SINGING PAST THE SI­LENCE

Reminisce - - Spotlight -

When The Jol­son Story pre­viewed in Santa Bar­bara, Cal­i­for­nia, in 1946, Al Jol­son over­heard an el­derly woman re­mark, “What a pity Jol­son never lived to see this.”

The for­mer su­per­star (born Asa Yoel­son in Lithua­nia in 1886) had been off the radar for years. At the peak of his ca­reer, Jol­son was dubbed “the world’s great­est en­ter­tainer,” record­ing 86 hit songs, sell­ing out con­certs and star­ring in the first fea­ture-length talkie, The

Jazz Singer in 1927. Jol­son de­liv­ered his sen­ti­men­tal tunes in a melo­dra­matic, fullthroated man­ner to ador­ing au­di­ences. He was a rock star be­fore rock mu­sic ex­isted.

Jol­son some­times per­formed in black­face, then com­mon,

Al Jol­son in­flu­enced gen­er­a­tions of Amer­i­can male singers from Bing Crosby to Jerry Lee Lewis.

now de­rided. Less known, he also cru­saded for civil rights, be­friend­ing many AfricanAmer­i­cans and paving the way for such leg­ends as Louis Arm­strong, Duke Elling­ton and Ethel Waters. Jol­son al­most sin­gle-hand­edly in­tro­duced many African-Amer­i­can mu­si­cal in­no­va­tions, such as jazz, blues and rag­time, to a white au­di­ence.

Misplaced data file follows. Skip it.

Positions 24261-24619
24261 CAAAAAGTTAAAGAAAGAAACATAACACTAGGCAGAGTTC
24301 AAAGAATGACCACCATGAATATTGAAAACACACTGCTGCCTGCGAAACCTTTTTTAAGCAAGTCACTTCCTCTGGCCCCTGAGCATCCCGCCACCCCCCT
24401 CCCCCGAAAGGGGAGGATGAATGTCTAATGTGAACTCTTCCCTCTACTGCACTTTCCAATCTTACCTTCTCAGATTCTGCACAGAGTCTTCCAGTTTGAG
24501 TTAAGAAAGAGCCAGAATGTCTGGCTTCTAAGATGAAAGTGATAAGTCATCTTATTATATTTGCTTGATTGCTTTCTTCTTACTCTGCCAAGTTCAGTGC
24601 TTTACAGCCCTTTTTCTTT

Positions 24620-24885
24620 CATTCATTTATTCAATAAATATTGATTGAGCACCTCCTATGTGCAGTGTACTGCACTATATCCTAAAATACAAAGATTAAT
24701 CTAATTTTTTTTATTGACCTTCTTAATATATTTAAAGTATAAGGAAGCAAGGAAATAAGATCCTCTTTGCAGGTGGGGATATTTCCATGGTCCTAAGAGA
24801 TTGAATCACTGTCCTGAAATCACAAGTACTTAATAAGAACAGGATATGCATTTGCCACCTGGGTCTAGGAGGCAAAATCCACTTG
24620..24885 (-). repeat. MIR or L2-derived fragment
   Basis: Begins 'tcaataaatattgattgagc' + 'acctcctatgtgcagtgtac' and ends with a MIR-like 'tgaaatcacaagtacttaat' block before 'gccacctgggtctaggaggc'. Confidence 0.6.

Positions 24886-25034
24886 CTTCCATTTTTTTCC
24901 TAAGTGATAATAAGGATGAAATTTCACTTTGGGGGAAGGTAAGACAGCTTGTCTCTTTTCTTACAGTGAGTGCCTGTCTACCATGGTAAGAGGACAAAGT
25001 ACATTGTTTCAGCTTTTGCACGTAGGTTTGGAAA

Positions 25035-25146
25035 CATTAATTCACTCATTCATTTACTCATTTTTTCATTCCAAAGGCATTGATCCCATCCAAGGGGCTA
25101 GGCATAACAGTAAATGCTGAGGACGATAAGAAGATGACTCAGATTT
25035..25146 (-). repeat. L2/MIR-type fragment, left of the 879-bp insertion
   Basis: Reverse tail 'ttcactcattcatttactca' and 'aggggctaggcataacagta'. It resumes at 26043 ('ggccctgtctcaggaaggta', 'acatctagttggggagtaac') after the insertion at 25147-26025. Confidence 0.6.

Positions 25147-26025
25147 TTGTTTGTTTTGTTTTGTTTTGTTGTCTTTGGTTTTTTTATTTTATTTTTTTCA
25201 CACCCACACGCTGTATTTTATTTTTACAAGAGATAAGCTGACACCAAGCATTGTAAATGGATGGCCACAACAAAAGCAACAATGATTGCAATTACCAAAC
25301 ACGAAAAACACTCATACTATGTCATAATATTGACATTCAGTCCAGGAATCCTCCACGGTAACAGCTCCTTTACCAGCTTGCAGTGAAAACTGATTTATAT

The Jol­son Story

starred Larry Parks, who lip-synced Jol­son’s orig­i­nal record­ings. The movie earned two Os­cars (Best Score and Best Sound). Jol­son went on to record five more hit sin­gles af­ter the movie’s suc­cess.

RAN­DAL C. HILL writes about mu­sic from his home in Ban­don, OR.

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